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DECISION EASY TO ENFORCE.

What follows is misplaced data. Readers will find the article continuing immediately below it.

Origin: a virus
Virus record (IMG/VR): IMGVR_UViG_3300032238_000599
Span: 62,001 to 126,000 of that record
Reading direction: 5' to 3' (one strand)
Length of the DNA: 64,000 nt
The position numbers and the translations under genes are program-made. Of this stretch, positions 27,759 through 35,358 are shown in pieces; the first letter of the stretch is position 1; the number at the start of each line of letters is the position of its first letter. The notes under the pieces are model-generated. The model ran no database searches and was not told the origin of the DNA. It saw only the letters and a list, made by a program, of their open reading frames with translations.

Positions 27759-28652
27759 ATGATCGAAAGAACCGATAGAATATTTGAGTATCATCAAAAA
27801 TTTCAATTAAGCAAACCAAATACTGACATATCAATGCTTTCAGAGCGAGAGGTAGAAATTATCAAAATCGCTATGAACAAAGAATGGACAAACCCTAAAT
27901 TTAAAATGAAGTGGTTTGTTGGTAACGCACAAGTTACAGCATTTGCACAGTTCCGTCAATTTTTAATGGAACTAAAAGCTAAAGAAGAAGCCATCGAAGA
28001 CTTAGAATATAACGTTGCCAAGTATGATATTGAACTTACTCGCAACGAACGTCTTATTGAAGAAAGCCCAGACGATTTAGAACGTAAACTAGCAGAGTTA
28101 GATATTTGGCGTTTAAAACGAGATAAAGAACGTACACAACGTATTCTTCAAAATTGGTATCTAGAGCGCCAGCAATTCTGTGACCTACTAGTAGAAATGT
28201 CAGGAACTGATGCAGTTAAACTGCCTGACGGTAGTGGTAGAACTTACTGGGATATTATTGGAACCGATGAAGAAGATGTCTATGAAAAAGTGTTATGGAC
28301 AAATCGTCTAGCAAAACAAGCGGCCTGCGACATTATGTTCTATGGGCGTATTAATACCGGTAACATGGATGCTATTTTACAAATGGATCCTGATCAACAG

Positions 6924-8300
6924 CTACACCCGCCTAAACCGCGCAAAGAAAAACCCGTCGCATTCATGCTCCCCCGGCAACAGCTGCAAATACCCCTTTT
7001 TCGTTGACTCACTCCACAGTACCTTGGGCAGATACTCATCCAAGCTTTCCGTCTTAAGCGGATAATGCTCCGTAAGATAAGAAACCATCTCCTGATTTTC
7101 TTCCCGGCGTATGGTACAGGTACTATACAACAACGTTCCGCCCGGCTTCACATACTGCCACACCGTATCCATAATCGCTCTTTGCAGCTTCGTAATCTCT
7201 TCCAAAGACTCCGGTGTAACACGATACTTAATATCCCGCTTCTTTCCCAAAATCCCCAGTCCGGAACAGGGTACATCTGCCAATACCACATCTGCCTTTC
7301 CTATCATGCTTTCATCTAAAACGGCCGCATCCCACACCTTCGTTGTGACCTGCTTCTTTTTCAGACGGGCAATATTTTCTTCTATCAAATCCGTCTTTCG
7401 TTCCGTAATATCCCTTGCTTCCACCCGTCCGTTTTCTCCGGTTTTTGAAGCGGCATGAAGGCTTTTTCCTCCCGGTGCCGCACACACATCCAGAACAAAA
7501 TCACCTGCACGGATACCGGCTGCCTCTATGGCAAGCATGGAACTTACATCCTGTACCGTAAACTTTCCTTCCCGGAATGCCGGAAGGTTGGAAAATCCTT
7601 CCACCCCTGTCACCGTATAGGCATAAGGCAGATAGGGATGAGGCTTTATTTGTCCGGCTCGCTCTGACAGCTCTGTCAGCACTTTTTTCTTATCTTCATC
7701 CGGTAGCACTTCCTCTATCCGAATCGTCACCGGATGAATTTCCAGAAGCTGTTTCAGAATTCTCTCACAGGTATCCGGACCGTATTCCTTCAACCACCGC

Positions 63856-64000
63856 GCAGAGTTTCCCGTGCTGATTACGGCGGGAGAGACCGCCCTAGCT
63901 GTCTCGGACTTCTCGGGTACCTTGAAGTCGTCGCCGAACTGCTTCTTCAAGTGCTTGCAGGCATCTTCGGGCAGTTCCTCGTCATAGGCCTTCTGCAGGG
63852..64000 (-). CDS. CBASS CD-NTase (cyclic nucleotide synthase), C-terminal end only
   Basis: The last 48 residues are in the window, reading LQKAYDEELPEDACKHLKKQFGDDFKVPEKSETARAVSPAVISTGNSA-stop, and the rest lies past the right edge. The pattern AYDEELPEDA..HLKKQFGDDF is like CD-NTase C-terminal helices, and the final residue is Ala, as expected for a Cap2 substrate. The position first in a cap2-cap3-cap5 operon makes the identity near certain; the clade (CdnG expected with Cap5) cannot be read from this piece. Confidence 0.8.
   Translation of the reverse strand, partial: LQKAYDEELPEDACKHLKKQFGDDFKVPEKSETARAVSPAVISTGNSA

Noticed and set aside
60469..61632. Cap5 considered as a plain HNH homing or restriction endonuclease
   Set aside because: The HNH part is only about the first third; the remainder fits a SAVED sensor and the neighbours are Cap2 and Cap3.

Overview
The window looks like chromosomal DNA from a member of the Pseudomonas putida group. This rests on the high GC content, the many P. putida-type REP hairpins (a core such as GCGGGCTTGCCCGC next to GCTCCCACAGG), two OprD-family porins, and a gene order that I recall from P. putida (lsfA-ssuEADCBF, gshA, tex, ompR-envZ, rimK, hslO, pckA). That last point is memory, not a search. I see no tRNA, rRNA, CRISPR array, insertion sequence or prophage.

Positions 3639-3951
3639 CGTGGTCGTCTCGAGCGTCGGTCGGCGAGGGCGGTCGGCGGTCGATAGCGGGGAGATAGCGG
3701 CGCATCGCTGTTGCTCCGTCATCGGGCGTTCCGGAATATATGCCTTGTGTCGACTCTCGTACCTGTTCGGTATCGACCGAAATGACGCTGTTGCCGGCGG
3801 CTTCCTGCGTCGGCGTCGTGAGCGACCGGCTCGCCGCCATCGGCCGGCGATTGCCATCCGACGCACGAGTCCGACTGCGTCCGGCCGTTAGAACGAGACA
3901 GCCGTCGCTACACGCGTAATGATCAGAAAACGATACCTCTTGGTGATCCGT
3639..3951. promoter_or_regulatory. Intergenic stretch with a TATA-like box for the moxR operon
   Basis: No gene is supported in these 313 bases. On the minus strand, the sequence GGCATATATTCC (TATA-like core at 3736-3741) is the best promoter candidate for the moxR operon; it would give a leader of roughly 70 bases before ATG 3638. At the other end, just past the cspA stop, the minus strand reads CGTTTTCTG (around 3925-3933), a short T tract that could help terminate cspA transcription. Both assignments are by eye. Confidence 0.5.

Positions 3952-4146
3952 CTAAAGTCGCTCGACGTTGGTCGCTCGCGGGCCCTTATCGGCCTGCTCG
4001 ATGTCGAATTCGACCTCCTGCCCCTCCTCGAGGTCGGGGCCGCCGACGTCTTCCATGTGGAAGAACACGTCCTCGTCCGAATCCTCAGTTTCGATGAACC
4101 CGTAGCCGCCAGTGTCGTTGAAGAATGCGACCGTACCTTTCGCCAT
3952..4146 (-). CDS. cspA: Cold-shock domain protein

Judge Had So Mutilated Bird That Resistance Was In Vain. Judge Loveland of Strafford, Vt, a classmate of Daniel Webster in Dart . mouth college, resembled him In some things. He did not like to have any body get the best of him. On certain occasions "an oath" was an absolute necessity to him, although of a different type from those he was in the habit of administering to oth ers. Not long after his appointment as Judge he and a party of acquaint ances were invited to Christmas din ner at a friend's house. To him was "The Court Rules That You Lie There." assigned the honor of presiding at the head of the table to carve the turkey. He had never done such a thing in his life, but did not like to decline, neither did he wish to acknowledge his ig norance. Consequently, he went about his task, apparently as unconcerned as any of the party in waiting. The wing was the first part he at tacked, and only after much hacking and cutting did he at last succeed in cutting it off. Then he took the leg J and found that still more difficult to manage. He worked at it very quiet ly for a time, as he could not work and talk, too. Finally, after consider able maneuvering to find the best place to strike, he brought the knife down with almost herculean force, completely severing it from the body. In doing this he gave the body such a twist that it slipped from the platter onto the tablecloth beyond, minus both wing and leg. He dropped the knife in dismay, the perspiration oozing from every pore of his body when he saw what he had done. "Well," he said, "d n you, the court rules that you lie there; you can neither fly nor run." HORSE IS FOND OF BEER. Peculiar Taste Developed by New Jer sey Quadruped. A bay horse owned by John Semp ler, a contractor of Bloomfield, N. J., left standing in Glenwood avenue, the other morning while the boy who had been leading it went into a restaurant to get his breakfast The check rein had been thrown over a post, but the animal had no trouble in freeing itself, l and crossed the street to a barroom. Open went the swinging doors and in stalked the horse. The patrons were astonished and dropped their glasses in surprise. They made room for the animal, which went to the bar and be gan to whinny. "What's the matter, old fellow!" asked the bartender. "He's dry, I guess," said some one. A bottle of beer was opened and its neck thrust into the horse's jaws. The animal swallowed its contents. A sec ond bottle met a similar fate, and then the horse walked out, seemingly con tented. When last seen it was walk ing straight. IS PUZZLE TO ANTIQUARIES. Mystery in Ancient Tombstone in Eng lish Churchyard. The stone, which is of Saxon origin, Is in Ileyshani churchyard, on the shore of Morecambe bay. The carv ing upon it is believed to illustrate the death of Adam, the story of the cross. Eve and Seth on their way to Paradise, and the garden of Eden, but i J it has lonsr been a tm7-'Ip tn mtimmr I All persons having claims against said Es . " . I,uz,e 10 antxquar- tau are required to exhibit them to him for ies. There is no trace Of lettering j allowance, within one year from the date o' upon it. London Sketch. said letters, or they may be precluded from any benetit of sneh e.state: and if said claim 'be not exhibited within two years from the Floral Freak I date of this publication of th: notice, they There is a singular floral freak called the "occasional" flower, for the reason that it has no particular time to bloom. It is said that when closed the occasional flower is in color and form something like a ripe poppy head, but with the stem attached. Submerged in a bowl of water for a few minutes and then taken out and placed by its stem in an empty bottle, the outer petals begin in several min utes to open out. This process is slow but distinctly noticeable. The petals continue to rise and to expand until they gradually recede. When this ac tion is completed it resembles in ap rjearance the sunflower. ; J. T. THATCHER. M. D. jMHftns pm? isjploaino i OFFICE OVER MOORE & KREEK' Special attention given to Orificial Surgery AND ITS RELATION TO CHRONIC DISEASES Oregon, Mo. Telephones: Residence, 18; Office, 9 Farmer's: Residence, 52. Two well furnished rooms for rent- centrally located. Call at this office. LADIES: I have just received fresh supply of "Velvet Cream," a cream far the complexion. CaU on Mrs. Clara Maupin, or 'phone No. 2, farmers' Mu tual, and will be delivered Price, .ou TR. JOHN M. HEI.I.., ofJSt. Joseph, Mo, SPECIALIST IN DlSBAShft OF THh .STOMACH ami HOW ELS. Oihce 213 N 7th St. Hours 10-12 a m., 2-4 p. m PETREE BROS, ATTORNEYS AT LAW Office up stairs in VauBuskirk building:, OKEGOJi, MISSOURI. 1091 DR. CHARLES GEIGER. PRACTICE LIMITED TO DISEASE OF WOMEN AND SURGERY. 009 Franri- St. ST. JOSEPH, MO. CorrespomhMioo Solicited. Phone 771. ABOUT TIME To Ie.'i(lt upon Srliool Work. For the coming f:ill ami wintor. Let u iii'lp you nut by sending our catalog, just "from the press. It will ive you par ticular about our modern methods of instruction used in the training of yotunr people to secure, and hold irood naviiur positions. FAIL TERM besrins An-. M. llMN (iinduates miaranteed position-. Wliitmoro Business College. 5th & Edmond Street, ST. JOSEPH, - MISSOURI. MAGIC LANTERN FOR THE BOY OR GIRL. Any boy or girl who will secure EIGHT NEW SUBSCRIBERS for the Kansas City Weekly Journal, at 25 cents a year each, making a total of Two Dollars, and send the full amount together with the names to us, we will mail to his or her address beautiful MAGIC LANTERN WITH 50 VIEWS. Any bov or girl can use v. Just stretch a white sheet on the wall and you can have all kinds of fun. Fuil di rections for use is sent with the lantern. Any boy or girl cmi secure e:ght new subscribers it: a short time and gat this HejHitiful Magic Lantern. Send for samples for canvassing Send all money by postofiice money order or draft. Address, THE KANSAS CITY JOURNAL Kansas City, Mo. GET THE BEST Recently Enlarged WITH 25,000 New Words New Gazetteer of the World with more than 2.1,000 titles, based on the latest census returns. New Biographical Dictionary containing the names of over 10,000 noted persons, date of birth, death, etc. Edited by W. T. HARRIS, Ph.D., I.L.D., United States Connuissiouurof Education. 2380 Quarto Pages Jfew Plates. 6000 Illustrations. Rich Bindings. Needed in Every Home Also Webster's Collegiate Dictionary 1110 rn-s. UC0 Illustrations. Regular Edition 1zl0x2ya inches. S binding De Luxe Edition GxSSgxl'i in. Tricled from saroo piatrg, cn liiblo iiipor. 2 b-sntiful Hading. FRE E, "Dictionary 'Wrinkles." Illustrated pamphleti G. 6 C. MERRIAM CO.. Publishers Springfield, Mass. Administrator's Notice. Not iff is hi'ivby givon, that I.i'tn-rs of Ad ministration, with will amifxi-d, upon tin estaU'of Nicholas F. Murray, d-cu:tfd. have bi't'n jrrantod lo thf nndcrMiriu-d, by tho Pro date of theithday of funf"."irt)'. bata t ourt ot iioit l mint y. .Missouri, bearing I iiu ui uia-iur uai it'll. .JOSEPH H. JIT UK AY, Administrator. With Will Annexed, of the Estate of Nicholas E. Murray, deceased. Mrst insertion July 10. 1W- Administratrix's Notice. J Notice N hereby -iven that Letters of Ad ministration, upon the estate of Daniel t: rimes, deceased, have bfeu trranted to the underM!rned. by the Probate (."ourt of Holt County. Missouri, bearim: date of the -Jlst day of .July, IAN. All persons having claims airaitist said es tate are required to exhibit them to her for allowance, within one year from the date of said letters, or they may be precluded from any benefit of such estate: and if said claims be not exhibited within two years from t lie late of this publication notice, they will be forever barred. EMMA ELIZA GIMME Administratrix. 1'irst insertion, July 24, lWs. FINEST ON EARTH. SUPERB CARRIAGE BUILT FOR PHILADELPHIA BABY. Proud Father Spared Neither Expense Nor Time in Providing Hi Heir With a Magnificent Vehicle for His Daily Rides. Master Harold Nulton. the four- months-old son of Mr. and Mrs. Ches ter Nulton. of Philadelphia, rides in the finest baby carriage in the world. The carriage, not counting time and labor, cost $S40, the price represent ing the material alone. Master Nulton is not wealthy, nor heir to millions possibly not to thou sands. He lives with his parents in a modest cottage out near Fairmount park, and his father works for a mod erate salary for a firm of commission men down town. The baby carriage, with its gorgeous trappings and expen sive material, is the only unusual fea ture connected with the baby's life. but it is unusual enough to attract the attention of hundreds of persons who sees it in the park on fair after noons. In July, when the baby was born, Chester Nulton vowed that it should have the finest baby carriage in the world. Before he went into the com mission business Nulton was a car riage maker. He had learned the trade as a boy, and always had a taste for mechanical work, especially for fine cabinet work. The first step he took toward building the finest baby carnage in tne world was to oruer a set of wheels made of pure silver. The hubs, the frame work and the springs were made of finest burnished copper, while the canopy top of the baby cab was fastened to the body with a socket joint of brass, and attached to the joint itself was a shield of pure gold, covering the joint and ornamenting the side of the cab. The metal fixtures, including wheels, running gear and the gold hardware. all were designed by the proud father, although the work was done by others. But he insisted upon doing the wood work himself. For the body of the baby cab he se lected mahogany and white holly. The rich, deep red wood he cunningly joined to the pure white of the holly so that the mahogany formed the out side of the cab and the holly the in side. Both woods were polished to the highest degree, and in the mahogany he inlaid the initials of his baby in ivory at each side, and in front placed a tiny crest in gold buried in the dark wood. He worked for three weeks building and finishing the woodwork for the cab and planning the framework of the canopy. The canopy itself is the real work of art of the entire thing. It is . . , . " , . , ,.rri,. a i i i that they appear to be woven together alternately, both inside and outside, So beautifully is the inlaying done inai ine iop appears 10 De woven oi intarlarini? white and wine Werf wfnbar -afnr-Tr an1 ! of lc tion. the effect is that nf woven wnrlr wnen n. was reuay ior lis nrst nae out- 1 IA. J f -a . r, . . .1 doors, all that was needed to complete the finest baby cab in the world was tne tnTlftctrV flttino-c Vry tVirkco ton chose white and wine colored silks, with silver and gold cords and tassels, and for a robe he selected a deep wine colored satin, edged with gold cord Master Harold already has become one of the most noted babies in Phila delphm and incidentally his father has been offered a big price to make a duplicate of the cab for a multi-mil lionaire. Nulton refused to do it, de claring he was satisfied to have his baby own the finest baby carnage in the world. A Gift of Solomon's. In the ancient cathedral of Genoa vase of immense value has been nre- served for fiOO years. -It is cut from single emerald. Its principal diam eter is 12 inches and its height oi iches. it is kept under several locks, the keys ol which are m different ands, and it is rarely exhibited in ublic, then only by an order of the senate. hen exhibited it is sus pended round the neck of a priest by cord, and no one is allowed to touch it but him. It is claimed that this ase is one of the gifts which was made to boiomon by the Queen of Sheba. Paper Gas Pipes. Gas pipes of paper are being made France. Manila paper is cut in strips equal to the length of the pipes to be made. These are then placed in a receiver filled with 'melted asphalt and wrapped around a core of iron un- til the desired thickness is reached. Alter being submitted to stron pres- sure the paper is coated with sand, cooled, the core withdrawn, and the outer i ipe surface covered with a watei proof preparation. It is claimed thru these pipes are as good as, and more economical than, metal ones. State, District and County Fairs. We give below a list of the various state fairs, together with the various Missouri county fairs: Missouri State air. Sedalia. Oct. 3-9. Colorado State air, Denver, Sept. 7-12. Iowa State Fair, DesMoines, Aug. Kansas State Exposition, Topeka, Sep. 9-12. Nebraska State ai r, Liucoln.Aup. 2S-Sep.4. MISSOURI COUNTY FAIRS. Holt, Maitland. Aug. 17-21. Pike, Bowling Green, Aug. 1S-2I. Cooper, Hunceton. Aug.25-2. Bates. Butler, Sep. 15-1. Linn, Brookfield, Aug. 1-21. St. Louis, Creve Couer, Sep. 17-2' Boone, Columbia, July 28-31. Crawford. Cuba, Sep. 22-2o. Jasper, Carthage, Aug. Is 21. Moniteau, California, Sep. 2-5. Gasconade, Hermann, Aug. 2s-29. Lafayette. Hlgginsvllle, Aug. 4-7. Cass. Harrisonville, Aug. 25-2. Hickory. Hermitage, Aug. 25-2. Jackson. Independence, Sept. 22-2t5. Randolph. Jacksonville. Aug. 1S-20. Clark, Kahoka, Sept. 1-4. Jackson, Lee's Summit. Sept. 14. Monroe, Monroe City. A us:. 11-14. Lewis, Monticello, Sept. 2l-Oct. 2. Audrain, Mexico, Aug. 25-2s. Scotland. Memphis, Aug. 25-2-. Monroe, Paris, Sept. 1-4. Platte. Platte City, Aug. 25-2-. Atchison, Hock Port. Sept. --11. Shelby. Shelbina, A us:. 24-2-. Grundy, Trenton, Sept. 1-4. Franklin. Washington, Sept. 9-12. Warren, Wrisrht. Sept. 1-4. G. W. MURPHY, ATTORNEY - AT - LAW OREGON, MO. DR. BARTON PITTS, E e and Ear Specialist. PRIVATE HOSPITAL. 3th and Francis Sts. - St. Joseph, Mo. FOE- SALE. I have a Saw Mill, Snparator, Clover Huller and Engine for sale. All m jjood condition and ready for service My reason for selling is a desire to quit business. Call on or address, JOHN A. LENTZ, New Point, Missouri. DR. W. H. MINT0N, Eve. Ear.? Nose rand Throat Specialist. GLASSES ACCURATELY ADJUSTED. Ninth and Francis Streets, ST. JOSEPH, - - MISSOURI. T. A. LONG, D. V. S. VETERINARY. The Only Three-Year Graduate Practicing in Holt County. Write, Call or Phone. DR. T. A. LONG. 0fflCe at John Ramsay's Barn, Oregon, Mo. Phone, 38. C.D.Zook, Albert roecker, rreeiaeni. votmiui. 2G. L. Cummins, Assistant Cashier. Zook & Roecker DA HIIMP milDAMV uniinillU uwmi nw 1 1 UKUiUUiN. : : lUAOGU UIW JEstaSMlSlieU 1S71. .LllO UlUCOb UDUn IU luu . Jk.llMHB- f hnmnAi. Tntm- eBt pai on time deposits. Drafts sold 0n all the principal cities of the country 3 XT' T T n,n1n nnanin! a rangements to collect money due from eutates in foreign countries, me hc counts of farmers, merchants and indi viduals respectfully solicited. Special care given to any business intrusted to us. Telephone No. 12. Daniel Zachman, C. J. Hunt, President. Cashier. W. P. Schulte, Assistant Cashier. the mm WL OREGON, MO. Capital Stock Paid Up, $20,000. Transacts a general banking business. Interest paid on deposits left for speci- Ued time. Drafts issued on principal cities. Col- ections made and promptly remitted Directors: D. Zachman, president, C. L. Evans, secretary : J. A. Kreek- B. F. Morgan, and R. S. Keeves. Telephone No. 43. IVAN, BLAIR, ATTORN EY - AT - LAW Office over Citizens' bank, OREGON : MISSOURI OR. A. V. BANES, ST. JOSEPH, MO. Office hours 11 a. m. to 4 n. m.. except Saturdays and Sundays 11 a. m. to 1 p. i m. Uhronic diseases of Doth sexes a peciaity. Monthly treatment furnished. WANTED YOUNG MAN from Holt county to prepare for desirable position In Govt. Mail Service. Salary, ?00. Rapid promotion to 51500. Splendid opnortunity. Address Boj One, Cedar Rapids. Iowa. CABINET FOR THE SHOES. Arrangement That Will Keep Foot wear In Proper Condition. A better application of the hack neyed proverb, "A place for every thing, and everything in its place." could not be made than when used in reference to shoes that are, for the time being, not required. To arrange a place for them, and especially so if there should be many. is a necessity and our sketch illus trates a capital way of doing this. The '"cabinet" may bo constructed from any strong wooden box or packing-case, of a suitable size, and the lid may be dispensed with. The box stands on one side and bars of wood are fixed across the interior in the manner shown. This is easily done, the bars of wood are carefully cut to fit, and nails run through from the out side of the case to hold them in their places. The heels of the shoes rest over (he upper bars, and the toes on the lower, a much better plan than placing the shoes on the floor if they should happen to be damp, as the soles are exposed to the air and dry much more quickly than they would on a shelf or the ground. A curtain made of some pretty piece of drapery can be tacked to the upper edge of the box, and while hiding the contents from view, it is easily lifted when any of the boots or shoes are required. The sides also may be draped, and a pot with a fern or other ornaments may find a place on the top. BORDERS ON THE PARASOLS. Pretty Idea That Has the Sanction of Dame Fashion. Bordered parasols are the latest edict of fashion which her devotees are bound to carry out, for the fashion is a pretty one. The bordered pon gees are charmingly .attractive. They are usually made with the border well up from the edge, and It is very much the style to have two kinds of pongee, or pongee and rajah, or pongee and linen, enter into the composition of the parasol instead of one material. The center of the parasol will be made of a rather heavy pongee or rajah,, for instance, and then the bor der of vivid colors set between this center and an outer band of light weight and light-colored material. The borders are some of them wov en into the parasols, which then are all of one material, but in many In stances this is. not so, the borders be ing merely set In. All the chintz and cretonne patterns which have now be come so fashionable for trimming lin en and lawn frocks are reproduced in the pongees and rajahs for use on these parasols. The Mackintosh. To clean a mackintosh of rubber ized material, wash it only In cold water. Use yellow soap and scrub r thoroughly on the inside and outside Rinse It several times, Do not attempt to wring it, but wipe the coat careful ly with dry cloths. Hang it on a wire coat hanger and place it in a room where there is a free circulation of air. It will take some time to dry, but It will be as good as new when clean. If it has a cloth lining it can be pressed with a moderately hot iron, but the iron must be quickly passed over the material on the inside only. Toe clip rubbers worn during the sum mer should le washed inside and out. They can be turned wrong side out. scrubbed and thoroughly cleansed. turn when dry and polish the outside with ordinary shoe polish. Quaint Fans from Far Away. Fans for women may be had from any of those regions loosely described j iu.--ia - ; When the sweet girl graduate reads a , solemn essay on how to manage the , worm sne is giau to uuvu a mu mat will distract attention trom ner. Grasses from the South seas are in uemanu ior lans. i.uce aim uaiuuuu make up a fan that comes from India. ! The lace is soft yellow and the bam- ( boo, with its streak of brown and gold, forms a happy spine for the struc- ( ture. Rush fans are good for use on I porcnes. mere comes irom nawau a fan made of grasses studded with the tiniest of sea shells. A New Hat. A new shape for the summer hat Is known as the "violet," for it is copied from the leaves of that modest little I flower. The straw is formed like a j heart-shaped plateau, but at the wide ' end the two semi-circles are curled un j der and the angle of the heart falls , directly In the back. The honnet, when finished, has a point at the top or the head, while the straw curves un and then down in a point in the middle of the front, leaving room for the rather wide pompadour at each side of the head. The trimming can consist of only a wreath of plumes or flowers, ending In tiny bunches at each side of the front, while a little niching under the brim adds much to the effect Saul and Jonathan Slain in Battle Smaity Scbool Leuoa for Sept. 6, 1906 Specially Arranged for This Paper LESSON TEXT. 1 Samuel chapter II. Memory verse 6. GOLDEN TEXT. "Prepare to meet thy God." Amos 4:12. THE ERA. The close of the first reign of United Israel. The dawn of a new era. TIME. B. C. 1035 (Ussher. In margin of our Bibles). B. C. 1027 In Revised Chro nology. PLACE. On the northern slopes of Mount Gilboa were encamped the army of Saul: the Philistine army at Shunem. The valley of Jezreel lay between them. Comment and Suggestive Thought. Saul and the Witch of Endor. Saul, brave as he was. felt a deep depres sion of spirit. Why? It was not so much the numbers and battle array of the invading army, as his feeling of guilt and of loss of the favor of God. There is nothing so weakening and depressing as a guilty conscience. Saul made every effort to obtain the favor and aid of Jehovah, except the only one that could have bem suc cessful: complete repen'anco of sin and turning with his whole heart to God. Like the kiug in U:i:nle:. ho ct'uld not try what repentance could do. Vcause he would iw repent. I lis last resort was to find a sorcer ess or witch, the whole tribe of which he had driven from his kingdom, be cause they led men away from God Saul learned that eight or ten miles away to the north in some of the re mote gorges of Little Hermon. near Endor. a sorceress "had built herself a cabin, and there in gloom and ob scurity plied her unholy arts." There are two possible interpreta tions: First. That the Avoiran was inter rupted and frigh-onod by the unex pected, actual an oarance of Samuel, whose voice Saul heard, but whom he did not see; and that Samuel uttered the terrible words of condemnation against Saul. Second. That the whole scene was a deception on the part of the woman. She recognized Saul, and was glad of an opportunity to revenge upon him the evil he had done to her race. She acted astonished, and made Saul think she saw Samuel. Then she put in the prophet's mouth only the doom which seemed probable, and, as Mil man says, "excepting the event of the approaching battle, the spirit said nothing which the living prophet had not said before repeatedly and pub licly." V. 1. "And the men of Israel fled before the Philistines." Saul's three sons, including Jonathan, were slain. The Philistines drove the people out of their town and occupied the terri tory (v. 7). "Gibeah, Saul's own city, was thrown into terror. The royal family fled for their lives. In the flight the nurse let fall Mephlbosheth, the son of Jonathan, then a child of five years of age. He was lamed for life (2 Sam. 4:4)." James Sime. The Death of Saul. In the general rout, Saul realized that there was no way of escape. He was in despair. His army was gone, his son slain, he himself was wounded and weak, and God was not with him. He had "supped full of horrors." Finding he could not escape, "Saul took a sword and fell upon it" (4), the hilt on the ground and the point at his heart. Thus father and son lay dead together on the field of battle. 9. "And they cut off his head." To send as a trophy and proof of their victory. It was hung in the temple of Dagon at Ashdod (1 Chron. 10:10). "Stripped off his armor, and sent into the land ... to publish it in the house of their idols." A Heroic and Loving Deed. V. 11. "The Inhabitants of Jabesh-gilead heard." Jabesh-gilead was a city of Manasseh, east of the Jordan, "about ten miles across the Jordan valley from Bethshan. The inhabitants re membered the splendid feat of arms by which King Saul at the very begin ning of his reign delivered them from the Ammonites under Nahash, who agreed to spare them only on condi tion of the loss of their right eyes. The men in grateful memory res cued these trophies, burned the decay ing bodies, and gave their bones an honored burial. What Aids Did Saul Have Toward I a Blessed Life? (1) He had a long pe- riod of hQme preparjtIon an(J in little things till his powers were matured before hc was cao1 tQ sys. tan the straJn of th(J CQUrt battlefield (2) Saul as king was re- quired (see Deut. 17:lS-20) to writo ' out a copy of the law, thus becoming thoroughly acquainted with it better than by almost any Qther means; an(, tnen he must ..read thereln a1 t,H, davs of his ifo (3) gaul receive(1 snecial influences of the Holy Spirit (1 Sam 10:6) mt;ng him for hjs reat dutles (4) He hUi the aMiitv to become a warrior and statesman, a great benefactor of his nation, edu cating them in religion, defending them against enemies, building them up in prosperity and true success. What Was the Central Source of His Failure? It was a wrong choice. He would not yield himself heart and soul to God, as David did? Everyone makes mistakes and er rors, but they are not absolutely de structive so long as one's central aim and purpose is to do God's will. "The will is the ranking official of all in man." "It is the will which creates the man." A wrong choice is "as a poison in the blood which permeates arteries, veins, nerves, brain and heart, and speedily brings paralysis or death."